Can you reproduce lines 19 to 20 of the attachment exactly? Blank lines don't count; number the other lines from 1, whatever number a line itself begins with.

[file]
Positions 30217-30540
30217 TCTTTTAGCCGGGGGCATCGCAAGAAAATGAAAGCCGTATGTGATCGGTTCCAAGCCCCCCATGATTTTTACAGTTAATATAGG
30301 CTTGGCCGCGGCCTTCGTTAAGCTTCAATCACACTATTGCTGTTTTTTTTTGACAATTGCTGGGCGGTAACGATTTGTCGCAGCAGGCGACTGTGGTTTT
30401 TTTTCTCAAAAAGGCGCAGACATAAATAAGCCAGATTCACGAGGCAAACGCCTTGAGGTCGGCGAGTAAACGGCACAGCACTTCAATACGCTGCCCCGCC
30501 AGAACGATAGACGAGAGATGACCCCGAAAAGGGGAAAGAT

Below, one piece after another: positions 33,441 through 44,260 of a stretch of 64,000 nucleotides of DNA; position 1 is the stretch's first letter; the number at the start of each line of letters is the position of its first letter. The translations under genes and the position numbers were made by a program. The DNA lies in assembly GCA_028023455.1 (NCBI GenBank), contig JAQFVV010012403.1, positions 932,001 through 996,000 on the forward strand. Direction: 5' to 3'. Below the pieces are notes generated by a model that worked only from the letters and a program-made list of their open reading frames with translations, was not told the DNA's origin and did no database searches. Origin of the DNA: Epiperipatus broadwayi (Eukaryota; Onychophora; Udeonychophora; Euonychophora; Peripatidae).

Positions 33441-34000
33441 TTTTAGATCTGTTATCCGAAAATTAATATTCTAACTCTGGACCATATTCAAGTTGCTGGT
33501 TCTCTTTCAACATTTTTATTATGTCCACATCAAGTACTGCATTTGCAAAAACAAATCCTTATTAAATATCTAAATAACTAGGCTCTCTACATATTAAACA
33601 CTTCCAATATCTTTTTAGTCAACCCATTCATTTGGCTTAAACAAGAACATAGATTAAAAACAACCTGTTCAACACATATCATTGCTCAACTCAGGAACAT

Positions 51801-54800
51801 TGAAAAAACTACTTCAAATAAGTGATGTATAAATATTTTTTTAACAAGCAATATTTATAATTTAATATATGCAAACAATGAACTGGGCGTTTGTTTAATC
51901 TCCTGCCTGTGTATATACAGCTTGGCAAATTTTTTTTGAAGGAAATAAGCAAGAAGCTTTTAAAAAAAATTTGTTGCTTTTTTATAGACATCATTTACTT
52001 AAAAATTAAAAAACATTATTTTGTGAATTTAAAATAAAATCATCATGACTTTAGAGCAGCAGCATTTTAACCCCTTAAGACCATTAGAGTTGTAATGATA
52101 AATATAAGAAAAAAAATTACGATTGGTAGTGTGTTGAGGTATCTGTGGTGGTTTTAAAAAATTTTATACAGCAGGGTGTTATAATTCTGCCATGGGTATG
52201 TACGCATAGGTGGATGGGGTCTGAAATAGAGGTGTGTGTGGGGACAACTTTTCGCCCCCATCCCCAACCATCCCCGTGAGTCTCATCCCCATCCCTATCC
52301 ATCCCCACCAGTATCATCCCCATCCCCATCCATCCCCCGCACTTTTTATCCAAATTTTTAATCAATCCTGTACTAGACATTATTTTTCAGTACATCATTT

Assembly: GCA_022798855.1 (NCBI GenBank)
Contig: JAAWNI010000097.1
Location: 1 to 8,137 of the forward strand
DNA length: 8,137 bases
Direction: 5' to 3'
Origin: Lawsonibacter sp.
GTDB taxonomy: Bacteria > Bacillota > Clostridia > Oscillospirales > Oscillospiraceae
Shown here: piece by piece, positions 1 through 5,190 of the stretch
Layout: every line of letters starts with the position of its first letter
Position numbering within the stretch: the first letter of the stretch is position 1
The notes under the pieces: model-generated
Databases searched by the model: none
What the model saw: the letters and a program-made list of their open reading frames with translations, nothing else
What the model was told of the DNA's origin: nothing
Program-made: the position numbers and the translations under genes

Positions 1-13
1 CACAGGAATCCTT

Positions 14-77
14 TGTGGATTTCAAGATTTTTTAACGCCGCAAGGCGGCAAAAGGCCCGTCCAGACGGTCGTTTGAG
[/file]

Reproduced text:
Contig: JAAWNI010000097.1
Location: 1 to 8,137 of the forward strand